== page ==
I credit much of this information to Dr. Howard Donner who has incredible knowledge of both medicine and the wilderness. He is also an excellent teacher.
Drinking water can be contaminated with bacteria, viruses, protozoa and other parasites. The risks of getting ill depends on the number of organisms that are consumed which is determined by the volume of water, concentration of organisms and how well the water treatment system is working.
Disinfection: Removal or destruction of harmful microorganisms
Pasteurization: Similar to disinfection but uses heat at temperatures below 100 degree C to kill most pathogenic organisms
Sterilization: Destruction or removal of all life forms – not to be confused with disinfection or pasteurization
Purification: Removal of organic and inorganic chemicals and particulate matter to remove offensive color, taste and odor. It may not remove or kill enough microorganisms to ensure microbiologic safety.
The goal of disinfecting water is to achieve minimal microbial hazard so that the likelihood of illness is acceptable. Sterilization is not necessary because all life forms are not human pathogens.
Water treatment methods: Heat, Filtration and Clarification, Ultraviolet light
Disinfection by Heat:
1) The boiling time required is important when fuel is limited
2) Most pathogens including cysts, bacteria, viruses and parasites can be killed at a temperature well below boiling
3) Thermal death is a function of both time and temperature; therefore, lower temperatures are effective with longer contact times
4) Microorganisms have varying sensitivity to heat; however all common bacteria that cause diarrhea are readily inactivated by heat
5) Hepatitis A is a special concern because it seems to have greater thermal resistance
6) Elevation should not make a large difference unless hepatitis A is a concern because heat inactivation occurs below typical boiling temperatures
7) The 10 minute boiling rule is for sterilization of water. Enteric pathogens are killed within seconds by boiling water and rapidly above 140 degrees. The majority of the time required raiding the temperature of the water to boiling point works toward disinfection so water is safe to drink by the time it has reached a full boil. For extra safety against hepatitis A, keep the water covered and hot for several minutes after boiling
8) A pressure cooker saves times and fuel at all elevations
9) Pasteurization has been achieved using solar heating using a foil-lined cardboard box with a glass window in the lid.
Disinfection by Filtration:
1) Field filters rely on mechanical removal of microorganisms and are adequate for cysts, and bacteria but do not reliably remove viruses which are a major concern in water where high levels of fecal contamination are present (e.g., in developing countries)
2) The advantage is they are simple and require no holding time
3) They do not add any unpleasant taste and may improve taste and appearance of the water
4) Most viruses adhere to larger particles or clump together into larger aggregates that me be removed by a filter, but filtration alone is not adequate because the infectious dose of the virus may be quite small.
5) Filters are often expensive and can add considerable weight and bulk to the backpack
6) The filter pore size that is required to remove microorganisms is difficult to determine because the organisms possess elasticity and deform under pressure and that makes it possible for them to squeeze through filter pores.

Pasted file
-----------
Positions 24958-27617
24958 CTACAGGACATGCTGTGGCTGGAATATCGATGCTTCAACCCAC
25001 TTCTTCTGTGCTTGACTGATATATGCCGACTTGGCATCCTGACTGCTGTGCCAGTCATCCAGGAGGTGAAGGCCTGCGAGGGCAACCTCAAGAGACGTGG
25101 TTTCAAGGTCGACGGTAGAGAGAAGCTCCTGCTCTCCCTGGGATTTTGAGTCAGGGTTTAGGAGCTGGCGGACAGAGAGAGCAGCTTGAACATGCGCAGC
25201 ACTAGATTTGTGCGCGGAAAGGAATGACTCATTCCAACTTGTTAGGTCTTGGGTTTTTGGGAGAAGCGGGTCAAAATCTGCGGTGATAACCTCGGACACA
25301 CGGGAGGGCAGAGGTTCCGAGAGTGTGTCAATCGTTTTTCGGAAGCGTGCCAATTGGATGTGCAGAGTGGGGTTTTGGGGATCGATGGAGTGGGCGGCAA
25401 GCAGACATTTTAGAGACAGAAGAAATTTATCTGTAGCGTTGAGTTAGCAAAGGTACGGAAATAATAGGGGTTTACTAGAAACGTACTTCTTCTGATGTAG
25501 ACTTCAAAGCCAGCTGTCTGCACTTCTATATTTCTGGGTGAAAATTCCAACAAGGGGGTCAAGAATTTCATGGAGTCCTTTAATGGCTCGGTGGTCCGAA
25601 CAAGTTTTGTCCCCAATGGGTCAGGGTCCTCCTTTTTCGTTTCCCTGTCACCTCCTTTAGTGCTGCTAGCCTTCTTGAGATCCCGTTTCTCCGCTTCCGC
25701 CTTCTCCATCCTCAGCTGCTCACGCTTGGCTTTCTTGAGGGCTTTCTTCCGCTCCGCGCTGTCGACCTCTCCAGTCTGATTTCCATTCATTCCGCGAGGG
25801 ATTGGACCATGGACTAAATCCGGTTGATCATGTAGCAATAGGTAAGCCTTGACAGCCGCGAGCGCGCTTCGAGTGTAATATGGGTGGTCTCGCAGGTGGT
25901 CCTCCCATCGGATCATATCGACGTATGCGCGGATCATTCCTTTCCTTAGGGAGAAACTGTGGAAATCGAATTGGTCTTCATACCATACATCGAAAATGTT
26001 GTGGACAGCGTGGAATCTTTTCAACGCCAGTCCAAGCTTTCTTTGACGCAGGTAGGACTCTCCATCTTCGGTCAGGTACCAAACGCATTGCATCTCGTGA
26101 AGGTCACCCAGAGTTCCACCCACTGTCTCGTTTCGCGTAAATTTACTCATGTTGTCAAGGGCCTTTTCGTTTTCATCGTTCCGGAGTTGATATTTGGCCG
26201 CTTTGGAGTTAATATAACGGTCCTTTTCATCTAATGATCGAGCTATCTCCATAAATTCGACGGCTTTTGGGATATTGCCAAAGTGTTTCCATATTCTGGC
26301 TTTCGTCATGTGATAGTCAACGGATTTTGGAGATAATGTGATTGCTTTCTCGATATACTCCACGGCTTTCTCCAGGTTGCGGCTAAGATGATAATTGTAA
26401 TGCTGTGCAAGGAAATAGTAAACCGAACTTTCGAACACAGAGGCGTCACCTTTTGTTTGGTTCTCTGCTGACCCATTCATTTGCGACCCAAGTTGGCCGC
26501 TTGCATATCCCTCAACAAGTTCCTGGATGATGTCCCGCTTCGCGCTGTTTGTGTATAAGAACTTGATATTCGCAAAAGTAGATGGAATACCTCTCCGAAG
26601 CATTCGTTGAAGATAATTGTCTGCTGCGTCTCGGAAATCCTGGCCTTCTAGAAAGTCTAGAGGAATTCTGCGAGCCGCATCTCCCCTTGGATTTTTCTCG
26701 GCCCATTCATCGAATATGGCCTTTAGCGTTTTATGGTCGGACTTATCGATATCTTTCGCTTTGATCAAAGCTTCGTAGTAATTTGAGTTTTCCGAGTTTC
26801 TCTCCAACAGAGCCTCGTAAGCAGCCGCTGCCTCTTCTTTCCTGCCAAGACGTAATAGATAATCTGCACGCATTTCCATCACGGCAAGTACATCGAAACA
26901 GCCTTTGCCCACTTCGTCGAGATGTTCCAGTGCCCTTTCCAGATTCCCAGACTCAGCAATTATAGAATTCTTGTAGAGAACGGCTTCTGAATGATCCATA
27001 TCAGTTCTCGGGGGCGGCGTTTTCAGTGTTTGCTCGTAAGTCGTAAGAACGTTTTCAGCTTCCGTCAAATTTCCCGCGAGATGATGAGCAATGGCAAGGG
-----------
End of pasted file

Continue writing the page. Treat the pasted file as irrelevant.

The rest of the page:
7) Filters are rated by their ability to retain particles of a certain size which is described by two terms. Absolute rating means that 100% of a certain size of particle is retained in the filter. Nominal rating indicates that more than 90% of a given particle size will be retained.
8) All filters eventually clog from suspended particulate matter even in clear streams. This means that they require cleaning or filter replacement. The ability to field service the unit easily is an advantage.
9) As the filter clogs, it requires increasing pressure to drive the water through which can force microorganisms through the filter.
Reverse Osmosis Disinfection:
1) Reverse osmosis filters use high pressure (100 to 800 psi) to force water through semipermeable membranes that filter out dissolved ions, molecules and solids
2) Generally used for desalinating water, but may also be used to remove biological contaminants
3) Small hand-pumped reverse osmosis units have been developed but their high price and slow output currently limit their use by land based wilderness travelers. They are an essential survival item for ocean travelers
Clarification of cloudy water can be achieved by sedimentation, coagulation-flocculation(CF), or adsorption.
1) Large particles settle by gravity over 1-2 hours in sedimentation. Which can help if you are using a filter. Although filters remove particulate debris, thus improving the appearance and taste of “dirty” water, they clog quickly if the water contains large particles. Using sedimentation allows the larger particles to settle out to the bottom of the container helps prevent the filters from clogging so quickly.
2) Smaller suspended particles can be removed by coagulation-flocculation(C-F). This is accomplished in the field by adding alum (aluminum potassium sulfate). Alum is used in the food industry as a pickling powder and is nontoxic. C-F will remove contaminants that cause unpleasant color and taste as well as some dissolved metals and some microorganisms.
Water Clarification using Alum:
1) Add a pinch of alum to each gallon of water
2) Mix well, and stir occasionally for 30 minutes then allow 30-60 minutes for settling
3) The water should be clear, if it is not then add another pinch of alum and repeat
4) Decant or pour the water through a paper filter to remove clumps of flocculate.